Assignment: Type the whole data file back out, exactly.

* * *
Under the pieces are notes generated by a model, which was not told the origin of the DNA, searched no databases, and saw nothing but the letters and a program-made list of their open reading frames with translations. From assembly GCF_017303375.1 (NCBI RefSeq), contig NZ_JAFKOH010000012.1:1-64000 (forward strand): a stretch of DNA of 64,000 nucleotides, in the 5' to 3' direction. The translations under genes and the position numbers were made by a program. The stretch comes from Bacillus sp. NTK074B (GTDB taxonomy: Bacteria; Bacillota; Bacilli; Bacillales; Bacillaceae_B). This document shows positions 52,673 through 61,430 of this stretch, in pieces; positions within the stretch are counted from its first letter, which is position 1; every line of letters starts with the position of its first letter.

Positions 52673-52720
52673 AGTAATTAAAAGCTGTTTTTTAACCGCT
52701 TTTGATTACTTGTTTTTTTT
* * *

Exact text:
Under the pieces are notes generated by a model, which was not told the origin of the DNA, searched no databases, and saw nothing but the letters and a program-made list of their open reading frames with translations. From assembly GCF_017303375.1 (NCBI RefSeq), contig NZ_JAFKOH010000012.1:1-64000 (forward strand): a stretch of DNA of 64,000 nucleotides, in the 5' to 3' direction. The translations under genes and the position numbers were made by a program. The stretch comes from Bacillus sp. NTK074B (GTDB taxonomy: Bacteria; Bacillota; Bacilli; Bacillales; Bacillaceae_B). This document shows positions 52,673 through 61,430 of this stretch, in pieces; positions within the stretch are counted from its first letter, which is position 1; every line of letters starts with the position of its first letter.

Positions 52673-52720
52673 AGTAATTAAAAGCTGTTTTTTAACCGCT
52701 TTTGATTACTTGTTTTTTTT